Zingler invited the staff of the club to watch the draw in the stadium. So, a bar was opened, and maybe 30 or 40 people - from the men and women who clean the concrete terraces to those who clean the toilets, to the president, himself - sat in the main stand to see what awaited them.
Admittedly, it didn’t look that much like a grand occasion. Few places are as disconnected from reality as an empty football stadium, but this one especially so. When devoid of its people, the Alte Försterei sits as cold and bloody lonesome as a Hank Williams cast-off.
The people there chattered. Some wanted Juventus, Manchester United, Roma. Everyone agreed they should avoid Feyenoord, with whom Union had developed a new and unexpected enmity since the previous year.
Michael Parensen was at the draw itself. Union’s technical director - who played 249 times for the club and is as embedded into the Alte Försterei’s mythology as the trees are into the ground that flanks it to the north had flown to Istanbul to join the great and the good of European football, from the president of PSG, to his bodyguards.
“What was important,” he says, “was to get out of the group.” Who was in it, was not. “It was a bit different to last year, when you hoped for the bigger names.”
He wasn’t alone. Many others in the Alte Försterei did not want to be there to make up the numbers, to become another notch on Jose Mourinho’s worn out bedpost.
It was only when he sat down that Parensen says he felt nervous, caught up in the possibilities of what could happen, of who could come.
Hoffmann, meanwhile, paid it no real mind. “You cannot try and affect things you have no influence over,” he says, wisely, a philosophy that would come in more than helpful later on.
The former Hungarian international, Zoltan Gera, rummaged around in a goldfish bowl, and the people in the stadium cheered when Parensen appeared briefly up on the screen.
But eventually there they were, four small pieces of paper with black and orange UEFA branding and two folds across the middle.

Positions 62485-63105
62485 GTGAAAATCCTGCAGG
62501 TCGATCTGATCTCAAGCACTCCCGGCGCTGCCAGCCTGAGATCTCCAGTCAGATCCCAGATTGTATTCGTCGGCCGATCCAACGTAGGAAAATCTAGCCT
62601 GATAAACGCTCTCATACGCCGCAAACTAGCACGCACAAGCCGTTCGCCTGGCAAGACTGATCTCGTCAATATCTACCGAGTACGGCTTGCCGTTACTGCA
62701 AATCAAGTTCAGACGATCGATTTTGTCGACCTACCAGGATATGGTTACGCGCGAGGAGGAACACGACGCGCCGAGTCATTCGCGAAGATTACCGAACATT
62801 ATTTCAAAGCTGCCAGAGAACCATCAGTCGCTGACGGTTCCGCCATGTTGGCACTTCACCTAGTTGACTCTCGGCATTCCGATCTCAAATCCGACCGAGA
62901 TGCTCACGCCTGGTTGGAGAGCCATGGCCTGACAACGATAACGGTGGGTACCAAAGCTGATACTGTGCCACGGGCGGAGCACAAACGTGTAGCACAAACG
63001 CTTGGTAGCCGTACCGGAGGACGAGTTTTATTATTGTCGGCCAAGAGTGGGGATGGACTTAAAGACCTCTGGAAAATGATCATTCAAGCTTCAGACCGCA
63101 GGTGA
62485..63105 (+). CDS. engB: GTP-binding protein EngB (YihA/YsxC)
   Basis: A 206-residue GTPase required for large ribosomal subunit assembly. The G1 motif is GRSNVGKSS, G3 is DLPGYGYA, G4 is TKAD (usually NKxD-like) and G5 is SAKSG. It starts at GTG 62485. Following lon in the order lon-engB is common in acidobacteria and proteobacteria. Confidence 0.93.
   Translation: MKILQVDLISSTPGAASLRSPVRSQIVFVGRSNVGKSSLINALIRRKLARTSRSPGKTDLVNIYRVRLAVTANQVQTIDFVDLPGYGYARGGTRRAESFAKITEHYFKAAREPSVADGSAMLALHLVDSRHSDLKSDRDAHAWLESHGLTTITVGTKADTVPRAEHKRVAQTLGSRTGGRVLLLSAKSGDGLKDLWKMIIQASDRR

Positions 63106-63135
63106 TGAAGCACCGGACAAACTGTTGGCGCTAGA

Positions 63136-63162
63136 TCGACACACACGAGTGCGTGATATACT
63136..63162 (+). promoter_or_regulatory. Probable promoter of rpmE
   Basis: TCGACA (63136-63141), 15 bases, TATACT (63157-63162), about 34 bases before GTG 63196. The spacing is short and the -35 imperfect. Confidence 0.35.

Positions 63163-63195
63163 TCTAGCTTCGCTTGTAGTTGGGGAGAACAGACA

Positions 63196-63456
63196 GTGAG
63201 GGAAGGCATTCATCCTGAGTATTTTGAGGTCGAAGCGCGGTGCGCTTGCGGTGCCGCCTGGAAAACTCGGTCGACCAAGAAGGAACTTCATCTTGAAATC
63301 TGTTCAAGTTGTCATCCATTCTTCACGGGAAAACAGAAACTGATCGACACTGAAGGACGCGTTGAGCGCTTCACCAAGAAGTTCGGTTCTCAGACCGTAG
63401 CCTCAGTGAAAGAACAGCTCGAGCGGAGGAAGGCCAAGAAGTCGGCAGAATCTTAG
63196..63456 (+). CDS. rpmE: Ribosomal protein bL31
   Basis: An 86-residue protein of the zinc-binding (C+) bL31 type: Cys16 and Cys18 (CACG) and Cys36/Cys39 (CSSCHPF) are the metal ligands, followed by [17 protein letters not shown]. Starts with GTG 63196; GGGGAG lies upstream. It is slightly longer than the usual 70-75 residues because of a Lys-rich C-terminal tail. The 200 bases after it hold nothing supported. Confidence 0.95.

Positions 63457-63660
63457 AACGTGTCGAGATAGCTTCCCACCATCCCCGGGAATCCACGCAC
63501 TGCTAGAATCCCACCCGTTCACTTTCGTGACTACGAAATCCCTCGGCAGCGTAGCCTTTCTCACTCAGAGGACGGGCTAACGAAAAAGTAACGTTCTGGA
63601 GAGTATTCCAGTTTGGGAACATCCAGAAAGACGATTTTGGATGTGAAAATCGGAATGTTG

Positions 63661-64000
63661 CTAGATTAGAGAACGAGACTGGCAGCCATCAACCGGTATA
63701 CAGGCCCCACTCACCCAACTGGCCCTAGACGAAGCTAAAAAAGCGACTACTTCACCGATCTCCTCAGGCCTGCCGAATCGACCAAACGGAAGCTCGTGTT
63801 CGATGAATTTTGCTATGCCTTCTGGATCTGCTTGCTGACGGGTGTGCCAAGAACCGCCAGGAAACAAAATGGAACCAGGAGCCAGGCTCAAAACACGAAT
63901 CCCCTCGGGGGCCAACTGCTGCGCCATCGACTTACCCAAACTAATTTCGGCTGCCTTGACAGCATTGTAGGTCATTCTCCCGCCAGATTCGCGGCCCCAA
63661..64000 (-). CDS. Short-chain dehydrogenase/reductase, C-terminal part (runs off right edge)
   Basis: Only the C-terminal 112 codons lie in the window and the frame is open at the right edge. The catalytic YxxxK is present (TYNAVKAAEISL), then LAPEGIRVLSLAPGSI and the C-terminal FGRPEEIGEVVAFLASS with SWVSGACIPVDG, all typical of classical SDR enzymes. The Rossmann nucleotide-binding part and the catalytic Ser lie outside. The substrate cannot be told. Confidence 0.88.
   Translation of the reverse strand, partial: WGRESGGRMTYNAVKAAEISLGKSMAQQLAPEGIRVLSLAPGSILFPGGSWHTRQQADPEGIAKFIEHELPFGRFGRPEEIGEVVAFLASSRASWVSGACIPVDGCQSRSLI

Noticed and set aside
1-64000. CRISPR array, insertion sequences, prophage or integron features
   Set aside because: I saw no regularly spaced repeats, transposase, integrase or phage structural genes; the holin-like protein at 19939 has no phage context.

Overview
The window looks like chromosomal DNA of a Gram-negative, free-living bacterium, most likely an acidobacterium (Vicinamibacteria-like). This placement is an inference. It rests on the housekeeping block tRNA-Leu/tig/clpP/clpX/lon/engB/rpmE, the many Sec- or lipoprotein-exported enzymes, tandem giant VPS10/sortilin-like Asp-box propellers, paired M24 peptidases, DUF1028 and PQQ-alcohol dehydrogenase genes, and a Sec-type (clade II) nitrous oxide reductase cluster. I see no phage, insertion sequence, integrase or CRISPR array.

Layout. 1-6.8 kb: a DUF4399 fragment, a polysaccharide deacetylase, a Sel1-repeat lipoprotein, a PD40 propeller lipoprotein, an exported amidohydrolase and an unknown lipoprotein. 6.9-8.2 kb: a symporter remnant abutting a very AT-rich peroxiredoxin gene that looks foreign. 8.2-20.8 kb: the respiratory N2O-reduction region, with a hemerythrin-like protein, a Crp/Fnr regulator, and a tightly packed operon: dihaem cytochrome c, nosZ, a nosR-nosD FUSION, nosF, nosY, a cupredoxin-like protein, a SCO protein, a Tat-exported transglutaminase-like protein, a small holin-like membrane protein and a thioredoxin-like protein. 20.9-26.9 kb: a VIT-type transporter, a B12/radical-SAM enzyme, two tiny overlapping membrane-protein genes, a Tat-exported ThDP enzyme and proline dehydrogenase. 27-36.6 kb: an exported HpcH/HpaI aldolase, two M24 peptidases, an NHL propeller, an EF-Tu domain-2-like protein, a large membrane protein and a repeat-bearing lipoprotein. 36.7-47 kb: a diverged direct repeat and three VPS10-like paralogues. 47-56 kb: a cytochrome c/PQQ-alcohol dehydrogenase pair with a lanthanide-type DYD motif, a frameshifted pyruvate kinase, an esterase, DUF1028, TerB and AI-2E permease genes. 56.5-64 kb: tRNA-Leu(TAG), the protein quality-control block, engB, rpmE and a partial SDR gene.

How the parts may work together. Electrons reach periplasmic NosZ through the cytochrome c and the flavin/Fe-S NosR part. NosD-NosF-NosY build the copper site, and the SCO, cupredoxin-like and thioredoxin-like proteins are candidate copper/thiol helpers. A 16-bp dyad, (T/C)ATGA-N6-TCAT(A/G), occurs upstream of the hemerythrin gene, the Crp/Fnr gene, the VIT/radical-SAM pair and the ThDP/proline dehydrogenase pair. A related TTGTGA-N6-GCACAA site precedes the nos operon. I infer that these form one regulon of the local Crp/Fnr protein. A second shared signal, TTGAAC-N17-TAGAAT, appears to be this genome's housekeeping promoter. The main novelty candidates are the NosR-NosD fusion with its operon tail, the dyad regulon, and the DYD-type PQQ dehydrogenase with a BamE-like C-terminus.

SC Braga. Malmö FF. Royale Union Saint-Gilloise. 1. FC Union Berlin.
Later, Union’s captain, Christopher Trimmel, was asked for his reaction. He smiled conspiratorially when he talked of Malmö. He said they would be “interesting... I mean, everyone knows their fans are connected to Hertha.”
There was also talk of Saint-Gilles. Of how they had just come up from the second division, how they came from a district on the edge of Brussels called Forest, how they weren’t allowed to use their own stadium because UEFA didn’t deem it up to standard to host their competitions. How they were called Union, for God’s sake.
Parensen spoke to the press, and the people in the stadium drifted back off to their offices in the belly of the stand, or in the Foresters Lodge from where the stadium gets its name, or in the old containers that once upon a time hosted the press conferences for games against the likes of Falkensee-Finkenkrug - to chatter away about flights and hotels, and the lightness or difficulties of the task now at hand. The players got themselves together for that afternoon's trip to Gelsenkirchen, and their coaches put the whole thing to the very back of their minds.
And then a bank of bruised purple and black clouds moved malevolently over Köpenick. Lightning lit up the sky, thunder clapped and a torrential storm opened out onto the forest.